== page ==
With Mark Norman’s Longshore Drift we had the second piece composed by one of the percussionists on stage and we came relatively near to a kind of programme music (obliquely so, at least). Originally from the Norfolk coast, Norman, in writing this piece had in mind the extensive erosion of that coast. Longshore Drift begins hauntingly, with the sound of a trembling cymbal and a softly struck marimba and is structured in three distinct sections, roughly slow – quicker – and reflective. Throughout there is a strong evocation both of tidal rhythms (and to some extent of the sound of the waves in their interaction with the ‘solid’ world) and of larger geological patterns of movement, of water and land meeting repeatedly in an embrace both loving and destructive. The final reflective section had an elegiac quality.

Altogether different was the penultimate piece in the programme – Risk Every Moment by the American percussionist and composer Robert Marino, unrelentingly loud and fast, some 200 beats per minute according to the programme (which is how it felt). Risk Every Moment required dazzling technique from each player and absolute trust and coordination between the players. Seeing (and hearing) these requirements fulfilled in performance was a powerful experience. This was ceaselessly intense music (the performance was prefaced by a statement that no offence would be taken if any audience members chose to cover their ears against the sheer volume of sound), but no one, I think, did so. By the end one felt oneself in a mental and sensory world with an unusual configuration, elated of a kind of aural dazzle, mere rational thought left behind.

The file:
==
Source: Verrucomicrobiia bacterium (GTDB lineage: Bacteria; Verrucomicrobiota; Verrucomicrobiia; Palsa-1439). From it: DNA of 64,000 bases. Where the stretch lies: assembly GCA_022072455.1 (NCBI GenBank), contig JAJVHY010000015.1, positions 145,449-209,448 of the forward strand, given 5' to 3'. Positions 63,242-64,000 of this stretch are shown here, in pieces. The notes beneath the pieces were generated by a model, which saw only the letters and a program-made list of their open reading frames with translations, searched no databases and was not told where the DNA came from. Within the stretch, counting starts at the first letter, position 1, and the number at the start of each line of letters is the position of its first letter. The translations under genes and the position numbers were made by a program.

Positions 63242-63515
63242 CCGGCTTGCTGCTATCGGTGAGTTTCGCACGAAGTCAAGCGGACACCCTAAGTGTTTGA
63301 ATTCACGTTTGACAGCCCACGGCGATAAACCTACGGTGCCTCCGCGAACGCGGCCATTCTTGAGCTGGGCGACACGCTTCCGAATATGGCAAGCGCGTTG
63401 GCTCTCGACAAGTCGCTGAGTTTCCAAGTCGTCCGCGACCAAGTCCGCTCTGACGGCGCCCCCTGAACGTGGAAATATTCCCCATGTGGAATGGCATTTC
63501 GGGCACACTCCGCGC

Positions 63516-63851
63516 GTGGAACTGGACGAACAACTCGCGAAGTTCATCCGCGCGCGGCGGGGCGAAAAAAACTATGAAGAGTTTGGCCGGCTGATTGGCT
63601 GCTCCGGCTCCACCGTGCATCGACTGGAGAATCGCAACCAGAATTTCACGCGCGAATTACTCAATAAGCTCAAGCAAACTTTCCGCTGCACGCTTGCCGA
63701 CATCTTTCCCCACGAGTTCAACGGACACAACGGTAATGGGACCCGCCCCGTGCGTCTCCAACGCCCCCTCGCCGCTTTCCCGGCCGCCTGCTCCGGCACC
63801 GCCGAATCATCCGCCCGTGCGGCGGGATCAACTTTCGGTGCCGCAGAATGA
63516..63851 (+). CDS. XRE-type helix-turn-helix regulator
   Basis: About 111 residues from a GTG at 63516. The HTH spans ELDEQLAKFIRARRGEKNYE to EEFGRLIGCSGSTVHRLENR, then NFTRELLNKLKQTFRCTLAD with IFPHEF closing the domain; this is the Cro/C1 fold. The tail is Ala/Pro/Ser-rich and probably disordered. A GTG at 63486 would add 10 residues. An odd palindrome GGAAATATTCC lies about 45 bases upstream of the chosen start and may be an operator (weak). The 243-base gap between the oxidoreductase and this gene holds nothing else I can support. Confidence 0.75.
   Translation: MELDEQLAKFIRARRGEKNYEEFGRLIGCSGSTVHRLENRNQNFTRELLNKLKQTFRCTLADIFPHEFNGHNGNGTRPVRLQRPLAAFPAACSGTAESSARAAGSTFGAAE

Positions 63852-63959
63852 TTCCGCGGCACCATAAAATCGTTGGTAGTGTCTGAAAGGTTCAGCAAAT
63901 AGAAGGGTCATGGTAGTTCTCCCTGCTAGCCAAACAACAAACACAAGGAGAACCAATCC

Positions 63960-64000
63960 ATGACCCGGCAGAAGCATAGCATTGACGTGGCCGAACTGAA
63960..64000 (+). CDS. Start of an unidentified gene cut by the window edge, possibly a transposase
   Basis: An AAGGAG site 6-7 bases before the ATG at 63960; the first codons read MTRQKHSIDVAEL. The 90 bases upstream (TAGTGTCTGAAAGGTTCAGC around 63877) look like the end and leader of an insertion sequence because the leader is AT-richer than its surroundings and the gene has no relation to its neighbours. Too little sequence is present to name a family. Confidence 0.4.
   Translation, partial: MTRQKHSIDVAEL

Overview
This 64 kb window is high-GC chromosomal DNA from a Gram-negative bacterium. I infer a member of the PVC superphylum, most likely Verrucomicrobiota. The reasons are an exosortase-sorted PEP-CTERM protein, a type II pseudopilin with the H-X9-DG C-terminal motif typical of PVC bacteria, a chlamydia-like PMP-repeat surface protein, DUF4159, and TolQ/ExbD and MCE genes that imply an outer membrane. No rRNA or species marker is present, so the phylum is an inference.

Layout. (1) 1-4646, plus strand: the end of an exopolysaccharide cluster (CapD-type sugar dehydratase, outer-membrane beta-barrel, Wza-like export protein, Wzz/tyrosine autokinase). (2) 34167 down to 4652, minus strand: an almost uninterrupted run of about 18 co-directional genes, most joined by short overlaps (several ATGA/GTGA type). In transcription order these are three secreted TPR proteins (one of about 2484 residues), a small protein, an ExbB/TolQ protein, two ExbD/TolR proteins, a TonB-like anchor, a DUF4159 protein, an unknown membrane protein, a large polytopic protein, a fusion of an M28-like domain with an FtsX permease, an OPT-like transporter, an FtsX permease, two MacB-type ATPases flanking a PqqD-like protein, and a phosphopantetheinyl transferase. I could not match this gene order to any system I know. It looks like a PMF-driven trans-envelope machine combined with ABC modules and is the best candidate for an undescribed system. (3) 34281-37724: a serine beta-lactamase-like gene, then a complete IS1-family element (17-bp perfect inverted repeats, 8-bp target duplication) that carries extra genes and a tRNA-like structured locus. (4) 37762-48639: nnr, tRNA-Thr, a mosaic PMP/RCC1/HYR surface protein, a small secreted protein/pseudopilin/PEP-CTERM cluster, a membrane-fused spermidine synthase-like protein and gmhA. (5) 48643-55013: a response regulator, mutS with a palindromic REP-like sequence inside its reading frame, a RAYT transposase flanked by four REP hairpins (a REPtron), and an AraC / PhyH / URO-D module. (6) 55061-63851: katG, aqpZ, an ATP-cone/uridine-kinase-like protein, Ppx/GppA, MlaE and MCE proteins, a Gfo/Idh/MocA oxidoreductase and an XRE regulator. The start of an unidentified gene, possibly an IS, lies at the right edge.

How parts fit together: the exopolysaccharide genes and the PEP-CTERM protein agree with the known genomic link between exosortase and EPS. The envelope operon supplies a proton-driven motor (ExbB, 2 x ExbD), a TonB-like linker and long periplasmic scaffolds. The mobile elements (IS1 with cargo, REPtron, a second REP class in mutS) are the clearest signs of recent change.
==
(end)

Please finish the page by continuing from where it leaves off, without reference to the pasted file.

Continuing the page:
The final piece brought another change of mood and emotion. Sophie Hastings’s Justo Pelladito is an arrangement of various Cuban dances and rhythms. (Justo Pelladito is a master musician and dancer in the Cuban tradition); Hastings has made a number of visits to Cuba, to study the native traditions of percussion – and one presumes that she studied with Pelladito. The programme note, presumably the work of Sophie Hastings herself, describes the piece as “an arrangement of some of Cuba’s best toques, Guiro, Bembe, Mozambique and Comparsa. Of particular note is the inclusion of a form of Rumba called Guarapachangeo.” This piece, in honour of Ramon Justo Pelladito Hernandez (there’s an interesting short film featuring Pelladito on You Tube, was packed with (almost) irresistible dancing rhythms (one has to add the ‘almost’ since the audience managed to remain seated, albeit with a struggle). One of the most memorable passages came when Hastings was seated at an augmented drum-kit, while the other three members of 4-Mality, in front of her, sat on (and played) cajons as well as congas – the passage being the aforementioned rumba. Justo Pelladito made a striking, uplifting and yet relaxing conclusion to a consistently intriguing programme which demonstrated (if demonstration were necessary) just how musical a percussion ensemble can be.

The presence of two small boys in the front row of the audience (young enough for one of them to be audibly anxious, when the first piece ended, that that might be all he was going to hear) was a reminder of how instinctive and natural, belonging to the early stages of both individual and cultural development the art of percussion is, while the music made on stage was, simultaneously, an affirmation of how sophisticated that art can be, with its pronounced sense of form, its complexity and its emotional and sensory range.

Glyn Pursglove